The article examines how nationalism shapes perceptions of childhood and defines the role of children in a national struggle, and the challenges of implementing these perceptions during wartime, while explores the evacuation of children during the Israeli War of Independence (1948) as a case study. While nationalism played a central role in shaping the society's perceptions of children's roles, practical constraints and other perceptions exerted a significant influence. While the leadership opposed evacuation, the question of whether the presence of children on frontline settlements strengthened or weakened their fight was disputed among their members. Mothers both wanted their children with them to boost morale and wished them to be safe far away. Some accepted that they could play a vital role, others supported their evacuation so they could play their own part without hindrance. These dilemmas were compounded by the fact that children served as emotional and mental supports for both the family and the collective. The trauma of the Holocaust heightened this aspect of the double bind. The tension between child welfare vs. national goals often led to last-minute decisions. Children were thus more often evacuated under live fire rather than in the pre-planned, organized fashion characteristic of the 2WW Blitz in Britain. Despite the national principles aligning children with the well-being of the nation, their application during wartime proved intricate and contingent upon specific circumstances and the immediate danger faced by children. The harsh reality highlights the modern concept of childhood and the traditional concept of motherhood. It concludes that a child's role in national warfare is characterized by both conceptual complexity and practical flexibility. Especially in a traditional and national society striving for modernity as Israeli society. Furthermore, even in an existential war, national indoctrination can encounter limitations in its power and influence.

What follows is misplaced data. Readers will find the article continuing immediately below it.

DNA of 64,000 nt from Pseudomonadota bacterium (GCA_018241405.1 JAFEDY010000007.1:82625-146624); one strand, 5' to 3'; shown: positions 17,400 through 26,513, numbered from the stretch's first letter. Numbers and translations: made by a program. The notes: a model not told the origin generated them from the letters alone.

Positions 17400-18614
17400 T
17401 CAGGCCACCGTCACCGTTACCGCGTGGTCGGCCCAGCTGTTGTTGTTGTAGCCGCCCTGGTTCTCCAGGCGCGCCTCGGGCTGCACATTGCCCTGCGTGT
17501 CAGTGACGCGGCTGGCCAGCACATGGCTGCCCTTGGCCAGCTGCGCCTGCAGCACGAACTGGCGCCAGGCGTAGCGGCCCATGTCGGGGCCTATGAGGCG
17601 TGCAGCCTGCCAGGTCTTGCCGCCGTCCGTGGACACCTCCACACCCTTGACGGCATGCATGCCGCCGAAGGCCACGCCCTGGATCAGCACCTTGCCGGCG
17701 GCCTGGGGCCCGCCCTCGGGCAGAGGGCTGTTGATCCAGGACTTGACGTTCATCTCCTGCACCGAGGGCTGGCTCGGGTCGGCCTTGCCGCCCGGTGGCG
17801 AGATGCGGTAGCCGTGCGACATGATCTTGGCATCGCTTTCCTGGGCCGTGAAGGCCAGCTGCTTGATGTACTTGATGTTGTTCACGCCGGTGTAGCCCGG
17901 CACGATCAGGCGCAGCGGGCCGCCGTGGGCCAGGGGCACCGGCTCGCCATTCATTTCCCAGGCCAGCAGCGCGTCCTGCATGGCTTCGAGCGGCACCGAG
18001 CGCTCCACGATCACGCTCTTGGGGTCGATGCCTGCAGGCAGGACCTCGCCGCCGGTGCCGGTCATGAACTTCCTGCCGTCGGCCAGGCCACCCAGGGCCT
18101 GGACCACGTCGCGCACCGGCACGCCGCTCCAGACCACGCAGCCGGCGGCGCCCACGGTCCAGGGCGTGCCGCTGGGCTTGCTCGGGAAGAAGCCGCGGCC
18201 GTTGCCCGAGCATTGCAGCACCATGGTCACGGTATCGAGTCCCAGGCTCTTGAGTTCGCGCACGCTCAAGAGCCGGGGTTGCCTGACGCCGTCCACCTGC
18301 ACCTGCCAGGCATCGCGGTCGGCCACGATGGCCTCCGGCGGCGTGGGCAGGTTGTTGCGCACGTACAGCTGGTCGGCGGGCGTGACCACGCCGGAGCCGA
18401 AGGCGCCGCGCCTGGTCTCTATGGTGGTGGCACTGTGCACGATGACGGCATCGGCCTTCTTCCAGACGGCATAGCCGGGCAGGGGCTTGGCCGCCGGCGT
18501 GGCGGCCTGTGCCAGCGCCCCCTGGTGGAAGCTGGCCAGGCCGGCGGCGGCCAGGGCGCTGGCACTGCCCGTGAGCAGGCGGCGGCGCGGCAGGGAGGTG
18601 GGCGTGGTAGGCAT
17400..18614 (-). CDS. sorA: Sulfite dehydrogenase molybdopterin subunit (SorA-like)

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- Perceptions of childhood
- national societies